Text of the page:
For a while now, I’ve been trying to find the right words for this post. Too many times I’ve sat down to begin writing only to find nothing comes out.
What I’d really like to do is explain exactly how I felt that day wandering through the very place where more than 2.5 million people were needlessly murdered. The reality is, anything I write will not nearly amount to the spectrum of emotions that coursed through me that day; sadness, grief, anger, shame, disgust, repulsion, helplessness…the list is endless. It’s these emotions I fear would put you off going, and that’s the complete opposite of what I want to achieve.
I don’t want to put you off visiting Auschwitz and Birkenau. Really, I don’t. Yes, it is horrific, barbaric and incredibly hard to stomach, but since my visit, I now understand how important it is we never forget and that we continue to visit these sites. As they stand, they painfully remind us of what happened and what must never happen again.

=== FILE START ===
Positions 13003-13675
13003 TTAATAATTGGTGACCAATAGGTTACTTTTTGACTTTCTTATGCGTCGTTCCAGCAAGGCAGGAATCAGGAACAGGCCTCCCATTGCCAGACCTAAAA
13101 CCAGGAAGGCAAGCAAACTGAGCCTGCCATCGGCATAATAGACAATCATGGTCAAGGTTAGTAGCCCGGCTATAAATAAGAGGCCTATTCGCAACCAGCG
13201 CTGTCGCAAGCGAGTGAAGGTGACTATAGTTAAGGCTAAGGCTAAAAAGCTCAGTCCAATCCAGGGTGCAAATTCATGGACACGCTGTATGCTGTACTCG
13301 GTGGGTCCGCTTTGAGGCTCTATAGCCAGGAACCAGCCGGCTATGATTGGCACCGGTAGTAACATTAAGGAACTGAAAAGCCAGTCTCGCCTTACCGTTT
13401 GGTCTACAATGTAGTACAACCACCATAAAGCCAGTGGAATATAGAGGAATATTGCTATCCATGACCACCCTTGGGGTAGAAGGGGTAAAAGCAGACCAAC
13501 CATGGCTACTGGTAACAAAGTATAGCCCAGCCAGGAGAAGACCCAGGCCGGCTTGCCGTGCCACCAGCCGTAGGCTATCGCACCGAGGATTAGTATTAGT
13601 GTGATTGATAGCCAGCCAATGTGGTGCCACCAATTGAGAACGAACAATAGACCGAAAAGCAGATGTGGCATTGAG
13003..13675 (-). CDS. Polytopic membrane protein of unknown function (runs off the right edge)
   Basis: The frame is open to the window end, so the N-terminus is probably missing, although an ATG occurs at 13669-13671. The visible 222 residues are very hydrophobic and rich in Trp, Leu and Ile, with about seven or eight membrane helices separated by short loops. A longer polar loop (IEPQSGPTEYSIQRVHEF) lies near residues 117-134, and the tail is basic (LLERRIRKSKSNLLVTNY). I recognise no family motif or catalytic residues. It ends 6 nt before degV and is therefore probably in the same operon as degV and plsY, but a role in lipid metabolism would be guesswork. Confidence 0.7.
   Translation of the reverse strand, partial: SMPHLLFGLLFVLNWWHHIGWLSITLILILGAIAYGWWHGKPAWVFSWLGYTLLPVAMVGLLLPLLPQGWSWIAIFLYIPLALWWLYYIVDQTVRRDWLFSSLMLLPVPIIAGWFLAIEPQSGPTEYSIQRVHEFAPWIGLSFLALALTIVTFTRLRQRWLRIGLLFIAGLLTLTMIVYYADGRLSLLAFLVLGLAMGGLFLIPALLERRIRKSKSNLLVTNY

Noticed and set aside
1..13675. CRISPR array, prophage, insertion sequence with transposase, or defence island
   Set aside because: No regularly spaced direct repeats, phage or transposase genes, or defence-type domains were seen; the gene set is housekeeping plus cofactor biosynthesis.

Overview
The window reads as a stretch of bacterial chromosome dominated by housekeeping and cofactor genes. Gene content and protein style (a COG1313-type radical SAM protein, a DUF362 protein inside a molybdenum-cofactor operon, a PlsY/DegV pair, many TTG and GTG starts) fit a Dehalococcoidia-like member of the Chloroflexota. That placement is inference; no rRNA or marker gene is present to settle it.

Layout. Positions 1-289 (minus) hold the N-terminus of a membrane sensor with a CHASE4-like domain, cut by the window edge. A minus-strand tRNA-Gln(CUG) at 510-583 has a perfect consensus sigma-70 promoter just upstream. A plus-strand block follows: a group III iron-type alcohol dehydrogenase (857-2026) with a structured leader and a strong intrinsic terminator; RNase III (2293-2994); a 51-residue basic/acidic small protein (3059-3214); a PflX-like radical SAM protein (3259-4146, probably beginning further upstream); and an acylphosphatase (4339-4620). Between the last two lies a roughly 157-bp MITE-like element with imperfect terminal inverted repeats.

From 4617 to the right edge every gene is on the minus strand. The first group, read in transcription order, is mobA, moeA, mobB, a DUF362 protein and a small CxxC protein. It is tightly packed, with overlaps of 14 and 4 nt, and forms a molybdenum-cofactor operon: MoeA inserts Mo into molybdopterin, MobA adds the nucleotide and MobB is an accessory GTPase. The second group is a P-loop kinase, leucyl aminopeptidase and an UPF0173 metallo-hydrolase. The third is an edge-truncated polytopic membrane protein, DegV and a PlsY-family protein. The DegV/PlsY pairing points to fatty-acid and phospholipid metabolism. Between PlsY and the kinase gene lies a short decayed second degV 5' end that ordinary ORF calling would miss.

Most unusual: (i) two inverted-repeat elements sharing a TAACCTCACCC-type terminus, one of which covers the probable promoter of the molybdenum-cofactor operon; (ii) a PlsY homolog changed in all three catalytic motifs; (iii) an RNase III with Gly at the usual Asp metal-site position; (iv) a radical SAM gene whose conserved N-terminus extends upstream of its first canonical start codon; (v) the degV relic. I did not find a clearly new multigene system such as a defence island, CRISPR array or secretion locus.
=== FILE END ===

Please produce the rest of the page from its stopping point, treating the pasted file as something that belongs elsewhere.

I’ve always had an interest in history since my school years, and WWII often intrigued me the most. My history teacher was a brilliant storyteller and I hung off every word he said eager to learn more.
Except, he wasn’t telling stories, or legends, or myths, he was giving us facts. The raw, painful facts of what happened between 1939 and 1945. The realization of this hit home the moment I entered those camps. Suddenly the history books, the films, the words my teacher used all came to life and hit me like a ton of bricks. This actually happened.
I could sit a reel off every emotion, opinion and feeling I had during that day, but I don’t believe that’s the right thing to do. Visiting Auschwitz and Birkenau is a truly personal journey that everyone should experience first-hand. Even our guide remained completely unbiased throughout the tour, stating nothing more than the grim facts, leaving us to make our own judgments.
We’ve all heard the phrase a picture speaks a thousand words and in this case it couldn’t be truer. I want to share some of the moments I captured that day as they far outweigh anything I can out into words.
I sincerely urge anyone who hasn’t already, to visit Auschwitz and Birkenau. It may make you sad, it may even make you cry, but it will put life into perspective…something we all desperately need from time to time.